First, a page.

By Cristina Cross
It was around 2 p.m. on a Sunday St. Patrick’s afternoon when life took on a sobering reality. I looked down at a stick and saw two bright red lines staring back at me. As I sat on my porcelain throne, thoughts throbbed through my head. Did I see this correctly? What did two lines mean again? No. NO. Can’t be. That’s impossible…
I was 26, an academic honor student in the middle of college transfer decisions, finishing up midterms and living the comeback-kid dream.
And then I found myself pregnant and in love.
I had the course of the next five years of my life mapped out and in progress. The plan was to transfer into a four-year university, do amazing work as a student and intern, network and graduate. Afterwards, it was grad school, travel or a career depending on the outcomes… starting a family was not a part of that plan. At least, not yet, and while I had my plans, life had other ideas.
Naturally, the experience weighed heavily on me. I sought advice from trusted friends and family and one conversation stood out in my mind. As I expressed my dilemma and my latest stance on it, I recall a confidante saying, Bbut you’ll be on welfare for the rest of your life! You’ll be one of those moms living in the struggle. And that’ll be your life.” At that moment, it became clear to me all of the social implications attached to disenfranchised mothers and welfare for that matter.
Then it hit me. Why is the topic of having a child amongst my millennial peers met with such disdain? Upon contemplating motherhood as an option, why is the “Your life is gonna be ruined!” spiel the immediate and at times the only response? Granted, it wasn’t necessarily a planned pregnancy that I was experiencing and yes, I was unmarried. However, I’m no longer a teenager dealing with the issue, but rather am mature and responsible enough to grow into the role.
So what’s going on?
Do our peers, schools and workplaces punish women for what our bodies are biologically designed for? If so, at what costs? Studies have proven that there is a wage gap for women with children under the age of 35. Somehow there’s an implicit message that devalues women and mothers systematically.
I too always thought that if I were ever in this situation, I would not have the child. It seemed like a no-brainer. I was never one to woo over other people’s babies nor did I have the fantasy of being married with a family by a certain age. None of my friends had children yet and I understood that motherhood was not a prerequisite for womanhood. However, once I was faced with the decision it was much more complex than that. For once in a long time, I was genuinely conflicted.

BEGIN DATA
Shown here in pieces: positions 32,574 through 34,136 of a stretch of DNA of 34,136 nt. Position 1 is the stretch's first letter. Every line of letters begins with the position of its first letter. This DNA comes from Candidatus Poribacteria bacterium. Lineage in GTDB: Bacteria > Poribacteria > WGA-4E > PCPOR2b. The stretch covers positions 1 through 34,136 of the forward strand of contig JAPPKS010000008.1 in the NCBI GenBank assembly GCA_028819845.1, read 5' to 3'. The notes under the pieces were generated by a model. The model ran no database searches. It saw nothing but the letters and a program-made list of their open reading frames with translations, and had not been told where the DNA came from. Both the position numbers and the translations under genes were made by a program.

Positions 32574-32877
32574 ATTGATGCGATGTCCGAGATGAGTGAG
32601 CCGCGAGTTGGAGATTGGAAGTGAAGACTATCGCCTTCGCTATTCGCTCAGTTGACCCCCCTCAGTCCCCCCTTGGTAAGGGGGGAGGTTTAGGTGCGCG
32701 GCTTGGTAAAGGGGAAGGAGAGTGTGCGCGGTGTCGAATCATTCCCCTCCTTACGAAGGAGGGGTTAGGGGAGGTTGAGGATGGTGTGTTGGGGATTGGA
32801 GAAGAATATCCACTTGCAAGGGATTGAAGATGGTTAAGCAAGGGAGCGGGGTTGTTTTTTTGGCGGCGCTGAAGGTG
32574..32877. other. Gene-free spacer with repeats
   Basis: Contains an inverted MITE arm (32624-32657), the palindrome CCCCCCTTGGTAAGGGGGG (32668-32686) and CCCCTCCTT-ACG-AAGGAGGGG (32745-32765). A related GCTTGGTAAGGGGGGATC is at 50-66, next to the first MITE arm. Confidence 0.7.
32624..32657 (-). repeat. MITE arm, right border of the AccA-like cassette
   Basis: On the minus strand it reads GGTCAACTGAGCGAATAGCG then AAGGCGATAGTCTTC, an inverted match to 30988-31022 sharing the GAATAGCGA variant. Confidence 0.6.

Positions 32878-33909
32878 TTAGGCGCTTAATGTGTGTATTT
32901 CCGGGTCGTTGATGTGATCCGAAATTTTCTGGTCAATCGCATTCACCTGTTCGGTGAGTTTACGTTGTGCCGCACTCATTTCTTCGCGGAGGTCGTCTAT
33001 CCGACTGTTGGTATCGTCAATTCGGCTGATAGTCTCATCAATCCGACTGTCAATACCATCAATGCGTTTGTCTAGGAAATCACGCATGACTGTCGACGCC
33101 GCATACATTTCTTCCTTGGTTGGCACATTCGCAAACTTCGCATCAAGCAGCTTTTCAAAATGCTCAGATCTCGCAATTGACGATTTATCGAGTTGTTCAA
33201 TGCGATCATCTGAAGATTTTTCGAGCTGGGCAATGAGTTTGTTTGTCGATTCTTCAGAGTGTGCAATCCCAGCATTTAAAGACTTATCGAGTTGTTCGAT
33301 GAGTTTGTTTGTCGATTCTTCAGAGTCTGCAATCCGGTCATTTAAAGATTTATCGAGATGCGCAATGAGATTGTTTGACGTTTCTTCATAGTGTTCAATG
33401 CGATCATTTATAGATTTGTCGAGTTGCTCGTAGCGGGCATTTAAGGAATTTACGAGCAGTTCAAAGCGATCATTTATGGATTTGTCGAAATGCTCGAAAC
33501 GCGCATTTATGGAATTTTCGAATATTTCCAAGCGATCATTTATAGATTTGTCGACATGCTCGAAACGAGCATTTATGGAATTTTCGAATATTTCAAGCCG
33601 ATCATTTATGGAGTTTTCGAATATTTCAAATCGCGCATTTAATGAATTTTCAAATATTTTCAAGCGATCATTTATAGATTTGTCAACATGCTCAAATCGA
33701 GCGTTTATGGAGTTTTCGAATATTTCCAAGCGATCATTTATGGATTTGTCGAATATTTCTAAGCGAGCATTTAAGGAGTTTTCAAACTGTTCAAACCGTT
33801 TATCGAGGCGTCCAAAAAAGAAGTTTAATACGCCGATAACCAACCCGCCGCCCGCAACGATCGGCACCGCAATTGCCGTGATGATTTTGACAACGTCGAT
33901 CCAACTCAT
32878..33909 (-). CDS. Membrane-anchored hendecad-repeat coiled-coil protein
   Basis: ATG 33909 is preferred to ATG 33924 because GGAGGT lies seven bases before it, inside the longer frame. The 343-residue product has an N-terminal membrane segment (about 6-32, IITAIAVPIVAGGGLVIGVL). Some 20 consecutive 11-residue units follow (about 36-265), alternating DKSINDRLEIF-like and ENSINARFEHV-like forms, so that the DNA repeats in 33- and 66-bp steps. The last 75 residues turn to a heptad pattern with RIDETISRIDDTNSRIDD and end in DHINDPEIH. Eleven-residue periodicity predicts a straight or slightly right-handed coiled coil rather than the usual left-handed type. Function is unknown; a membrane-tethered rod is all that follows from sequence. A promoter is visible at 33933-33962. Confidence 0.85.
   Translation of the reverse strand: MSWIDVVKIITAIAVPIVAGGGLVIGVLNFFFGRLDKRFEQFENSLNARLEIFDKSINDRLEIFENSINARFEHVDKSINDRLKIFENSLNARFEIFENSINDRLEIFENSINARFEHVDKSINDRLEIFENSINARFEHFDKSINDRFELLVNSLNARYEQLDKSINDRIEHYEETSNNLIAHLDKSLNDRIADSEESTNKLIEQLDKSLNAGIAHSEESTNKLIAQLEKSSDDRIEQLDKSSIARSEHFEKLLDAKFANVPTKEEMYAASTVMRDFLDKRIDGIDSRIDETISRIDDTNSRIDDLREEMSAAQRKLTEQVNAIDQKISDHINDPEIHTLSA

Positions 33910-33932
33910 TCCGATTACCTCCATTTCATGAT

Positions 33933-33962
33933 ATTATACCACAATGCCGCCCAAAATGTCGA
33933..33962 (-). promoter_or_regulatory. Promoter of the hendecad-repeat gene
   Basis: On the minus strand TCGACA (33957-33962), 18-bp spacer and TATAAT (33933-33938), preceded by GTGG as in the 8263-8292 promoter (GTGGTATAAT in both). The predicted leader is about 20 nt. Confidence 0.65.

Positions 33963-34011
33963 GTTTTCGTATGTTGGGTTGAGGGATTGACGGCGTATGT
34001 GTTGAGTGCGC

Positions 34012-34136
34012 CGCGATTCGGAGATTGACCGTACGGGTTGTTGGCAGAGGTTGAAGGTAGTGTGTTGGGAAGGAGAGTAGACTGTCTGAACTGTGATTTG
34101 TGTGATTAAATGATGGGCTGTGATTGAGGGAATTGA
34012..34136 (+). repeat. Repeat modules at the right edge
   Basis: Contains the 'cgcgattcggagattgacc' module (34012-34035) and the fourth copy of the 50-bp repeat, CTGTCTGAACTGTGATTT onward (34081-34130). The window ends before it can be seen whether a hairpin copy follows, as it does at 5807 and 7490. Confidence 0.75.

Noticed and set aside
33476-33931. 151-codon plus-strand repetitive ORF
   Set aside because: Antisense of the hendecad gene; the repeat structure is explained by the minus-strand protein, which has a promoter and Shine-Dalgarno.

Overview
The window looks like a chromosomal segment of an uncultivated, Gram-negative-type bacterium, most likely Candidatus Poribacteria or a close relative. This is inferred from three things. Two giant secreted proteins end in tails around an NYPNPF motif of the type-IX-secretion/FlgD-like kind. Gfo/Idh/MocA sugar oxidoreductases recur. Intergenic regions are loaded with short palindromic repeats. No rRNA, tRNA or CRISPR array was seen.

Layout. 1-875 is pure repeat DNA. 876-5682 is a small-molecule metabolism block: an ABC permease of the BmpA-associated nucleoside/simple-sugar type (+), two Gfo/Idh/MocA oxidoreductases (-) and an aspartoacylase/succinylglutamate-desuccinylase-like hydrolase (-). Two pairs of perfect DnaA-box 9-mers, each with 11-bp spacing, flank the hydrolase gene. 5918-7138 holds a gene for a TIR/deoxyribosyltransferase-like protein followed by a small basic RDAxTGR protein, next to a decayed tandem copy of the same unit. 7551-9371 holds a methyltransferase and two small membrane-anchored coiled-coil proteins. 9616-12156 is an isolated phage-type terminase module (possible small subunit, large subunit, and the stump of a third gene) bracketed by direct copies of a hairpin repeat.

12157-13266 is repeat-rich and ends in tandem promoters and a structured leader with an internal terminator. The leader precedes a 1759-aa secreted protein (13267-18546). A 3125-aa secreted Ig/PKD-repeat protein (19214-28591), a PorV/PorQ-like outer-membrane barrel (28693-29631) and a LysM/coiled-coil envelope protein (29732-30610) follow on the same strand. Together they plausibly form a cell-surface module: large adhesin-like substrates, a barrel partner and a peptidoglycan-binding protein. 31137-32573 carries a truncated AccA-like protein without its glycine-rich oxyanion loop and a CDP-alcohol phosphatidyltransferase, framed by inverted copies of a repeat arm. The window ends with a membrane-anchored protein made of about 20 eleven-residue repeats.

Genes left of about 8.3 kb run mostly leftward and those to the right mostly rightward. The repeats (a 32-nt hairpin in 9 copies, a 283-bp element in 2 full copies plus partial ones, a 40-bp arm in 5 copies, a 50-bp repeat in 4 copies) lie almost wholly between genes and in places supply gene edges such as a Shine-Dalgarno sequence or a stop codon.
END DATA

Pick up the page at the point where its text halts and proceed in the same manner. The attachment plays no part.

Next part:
Equipped with this knowledge, I had a choice to make. After days of deliberating and planning, I pursued motherhood and the responsibilities that came with it. Of course there were many other factors that led to that decision, like the fact that I have a supportive man and family. We were in this together, which is something I understand not everyone has.
So here’s my journey… It’s been quite some time since I looked down at that test in shock. My son is now a year and a half old and I am finally in my senior year of college. My man and I have such a strong bond and my son is growing up in a home filled with love and laughter.
My life hardly looks like what it was pre-baby days. So how am I doing it? Simple.
One. Step. At. A. Time.
Juggling college and family responsibility is definitely not easy; however it becomes more manageable by the day. Though, my son came at a time when I least expected it, he is charismatic, bright, handsome and a plethora of other great adjectives. He exceeds my expectations far more than any child I could have asked for.
Yes, it would have been ideal for us to have met once I graduated, got married and had a secure job with benefits, but that’s not how it works. Plans go sideways. Surprises reroute the path of our visions. And we must adapt. My son’s existence shows me how much more I can grow, pushing me to build and discover the best parts of myself, allowing me to expand upon them.
Along the way, I continue to learn lessons and try to better myself through it all. Sure, life has changed, but I still enjoy my youth and many times do so with my child in tow. I look forward to living out this new chapter one adventure at a time.
Major changes like these challenge us to take a deep look into ourselves. I’m not in any way condemning the decision not to undertake motherhood or opting for an abortion. Those are some very personal decisions to make. The best choice looks different for everyone. I am saying however, that having a child does not have to be a death sentence for our goals and dreams. It is still possible to achieve them and live them out. I’m simply calling out the pattern of judgment and premature condemning and assumption of a life unfulfilled by our peers. Yes, life will change dramatically, but adjustments, a shift in perspective and support go a long way.
My story is not unique. There are many other positive ones out there, but they go untold or are overshadowed by the stigma of unplanned pregnancy. A supportive, patient ear can make a tough topic and decision much easier to digest. Regardless of the outcome, events like these are a growing process and can be equally empowering. Let’s not rob each other of that. I hope you’ll consider changing the narrative with me.
Cristina is an optimistic-realist navigating through life’s daily mishaps and adventures. She’s almost at the finish line with her undergraduate degree in Public Policy. If she’s not studying, she’s venturing out with her little family in the sunny Oakland-San Francisco Bay Area. She’s new to the blogosphere and working on launching her blog. In the mean time, welcome her and connect with her on and Instagram @cocoa_belle and Twitter @bronze_muse.